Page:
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Welch history in America is well documented and begins on the north-eastern shores in the early colonies. Nicholas Welch was born 1740 in Lancaster County, Pennsylvania. This true narrative begins in Salisbury District, North Carolina, Lincoln County, which county was divided into present day Lincoln, Bladen, Anson and Mechlenburg Counties.
Nicholas Welch appears in "letters testamentary, Crown Docket, 1769" North Carolina Archives, granting him the estate of his father John Welch the same continuing records show a people proud to be a part of Britain becoming divisive and at odds with each others as pre-revolutionary times went by - Nicholas Welch was a Major in the British Army when the Revolutionary War began. He had a successful record in the major battles and then his luck turned.
A complete account of "The Battle of Ramsaur's Mill" can be found at the web site http://ftp.rootsweb.com/pub/usgenweb/nc/lincoln/military/ramsaur.txt. On June 20, 1780 about 1000 Tories under Lt. Colonel John Moore and Major Nicholas Welch gathered to rest, receive arms, and drill after sieges in the Carolinas. This was near the lands of Major Nicholas Welch who was seen about the countryside astride fine horses, with brilliant red uniform, gold braid and accompanying guard.
Five hundred Continental militia, employing guerrilla tactics, and being under Colonel Frances Locke and Major Joseph McDowell attacked the superior force. After an hour of fighting, the last hand to hand, the Tories were in retreat with over 100 men on each side killed and 50 Tories captured.1 Three sons of Nicholas Welch were among the captured, Thomas, William and Nicholas, Jr.
In pre-revolutionary days Nicholas Welch was a personable man, much admired, a great orator and known for his purse of gold. At Ramsour's Mill he lost all. Judgment by Default, records of Rutherford County, North Carolina, show his lands sold for ƒ700 sterling.
Some Welch/Welsh/Walsh Families of North Carolina by Jones-Mahoney, states the following, "Major Nicholas Welch traveled to Europe after the Revolution to make claim for American losses. He stated he was the owner of 600, mostly developed acres, taken after British losses. He further stated he had continued to fight for England until 1781 when the plight of his family, including nine young children, became unbearable and he moved to George in East Florida, then going to the Bahamas."
Nicholas Welch sought ƒ1,150 sterling from the King, but received
ƒ448 sterling.2 Strong proof as to the children of Nicholas
Welch has been put together by Betty N. McDougal, DAR official, Houston, Texas,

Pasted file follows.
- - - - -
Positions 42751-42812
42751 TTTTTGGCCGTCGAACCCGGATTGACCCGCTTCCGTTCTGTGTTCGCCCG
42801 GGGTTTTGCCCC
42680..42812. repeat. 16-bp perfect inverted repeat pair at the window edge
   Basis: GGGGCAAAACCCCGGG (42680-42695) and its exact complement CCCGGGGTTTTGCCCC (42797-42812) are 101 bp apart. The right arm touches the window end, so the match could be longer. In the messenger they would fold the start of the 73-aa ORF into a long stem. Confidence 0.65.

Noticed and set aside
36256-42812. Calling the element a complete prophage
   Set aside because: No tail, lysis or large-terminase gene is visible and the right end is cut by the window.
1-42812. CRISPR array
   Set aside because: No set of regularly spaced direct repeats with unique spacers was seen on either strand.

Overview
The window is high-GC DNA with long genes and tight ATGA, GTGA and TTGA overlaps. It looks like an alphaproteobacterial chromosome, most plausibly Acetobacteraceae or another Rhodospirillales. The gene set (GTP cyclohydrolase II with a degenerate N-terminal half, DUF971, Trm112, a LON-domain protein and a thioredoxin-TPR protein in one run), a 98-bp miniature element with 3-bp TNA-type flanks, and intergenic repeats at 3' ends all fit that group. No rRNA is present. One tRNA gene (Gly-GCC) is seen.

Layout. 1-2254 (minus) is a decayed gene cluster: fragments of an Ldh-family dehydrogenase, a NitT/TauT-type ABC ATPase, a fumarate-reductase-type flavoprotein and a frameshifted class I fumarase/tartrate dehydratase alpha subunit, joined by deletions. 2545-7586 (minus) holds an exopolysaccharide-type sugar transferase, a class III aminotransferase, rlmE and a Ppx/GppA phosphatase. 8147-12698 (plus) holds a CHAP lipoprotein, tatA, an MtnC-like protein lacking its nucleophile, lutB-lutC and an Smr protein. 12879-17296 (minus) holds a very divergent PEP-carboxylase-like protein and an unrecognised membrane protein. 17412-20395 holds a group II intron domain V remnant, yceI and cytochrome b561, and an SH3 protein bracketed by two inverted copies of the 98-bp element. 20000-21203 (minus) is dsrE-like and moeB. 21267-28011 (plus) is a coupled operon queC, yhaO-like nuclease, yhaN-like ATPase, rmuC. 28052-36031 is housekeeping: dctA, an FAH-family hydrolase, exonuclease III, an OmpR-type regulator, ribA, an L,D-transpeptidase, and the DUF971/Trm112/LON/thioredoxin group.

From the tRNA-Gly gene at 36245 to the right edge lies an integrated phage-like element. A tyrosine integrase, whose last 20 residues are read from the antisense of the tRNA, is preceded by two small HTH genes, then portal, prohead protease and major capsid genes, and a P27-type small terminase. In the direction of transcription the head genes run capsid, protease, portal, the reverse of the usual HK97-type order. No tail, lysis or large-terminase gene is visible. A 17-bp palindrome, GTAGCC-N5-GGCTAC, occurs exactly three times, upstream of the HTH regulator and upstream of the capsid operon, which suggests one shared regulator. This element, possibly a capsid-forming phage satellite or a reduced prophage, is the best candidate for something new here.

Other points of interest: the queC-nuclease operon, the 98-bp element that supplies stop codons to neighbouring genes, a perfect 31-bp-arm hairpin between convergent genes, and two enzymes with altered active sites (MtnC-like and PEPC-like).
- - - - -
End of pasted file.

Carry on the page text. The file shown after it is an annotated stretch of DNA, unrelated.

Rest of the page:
Wanda Edison of Mass., the writer and others, including contributors to
FamilySearch.com, Jesus Christ Church of Latter Day Saints, Utah. The following
children are not
Nicholas Welch was married at least three times, first wife is unknown, 2nd wife was Elizabeth (she is the mother of most of the above mentioned children) and Sarah, who he married in Giles Co., Tennessee after 1810 and had one daughter whose name is unknown.
When Nicholas Welch returned from Europe he is found for a short time in South Carolina records along with several sons, one being Lewis who had John C. Welch there in 1800. 3
Kentucky records show Nicholas and his ever expanding colony of Welches in adjoining counties around Hopkins County, Kentucky through 1810. Lewis lived next to Henry Welch there according to census records. Henry Welch is found living in the same household in Anson Co., N.C. on the 1800 census.
After 1810 the court records of Giles, Lawrence and Wayne Counties, Tennessee are filled with documents and accounts of many, many Welches traceable to Nicholas Welch. Nicholas left records mainly in Giles County, Tennessee. Mrs. Claude A. Carter, genealogist, now deceased, of Lawrence County, Tennessee, compiled those records, as have other researchers. One record of interest was one signed by Nicholas Welch and others in 1813. It is a very long petition but says in part, "a large portion of us, some through poverty, having expended our money and not being able to retreat; others seeing precarious the situation of land titles are forced to move upon vacant and unappropriated lands which the State of North Carolina deems to extend her authority," etc.
Apparently North Carolina was still after certain loyalists. Many of this line of Welches moved West soon after the above petition was signed.
By 1820, Lewis Welch is in Perry County, Tennessee in the census with known sons, John C., Elijah of Wayne County, Tennessee (later records), and an unknown son and three females, one of which is probably his wife. Zachariah Welch is also in Perry County, Tennessee having received, improved and sold 200 acres (War of 1812 land grant on banks of Tennessee River - near Wayne and Perry County line) to Isaac West (Welch) according to Wayne County Courthouse records. A Nicholas Welch (likely the son of Major Nicholas Welch) is the sheriff of Perry County for a period after 1830 according to Goodspeed History. Wanda Edison, now of Massachusetts, has it in her family history that Lewis Welch and Richard Welch were brothers. Richard left records as a settler in Gibson County, Tennessee and his will is there. Another brother, James Welch was also in Gibson County as was Henry Welch.
Now the descendants of Nicholas Welch have spread all over the nation. America's victory in the revolution was more than a military victory. It was a shaping of the future that took both Tory and Continental to accomplish. Out of this conflict came the ideals that caused us to be governed by consent of the governed and as the governed to have individual liberty. Nicholas Welch was a traveled, articulate, and masterful man of his time. His greater strength was not in his many battles but in having the strength to remain with his country. He died in 1814 in Giles County, Tennessee.
- from the research of Herb Perry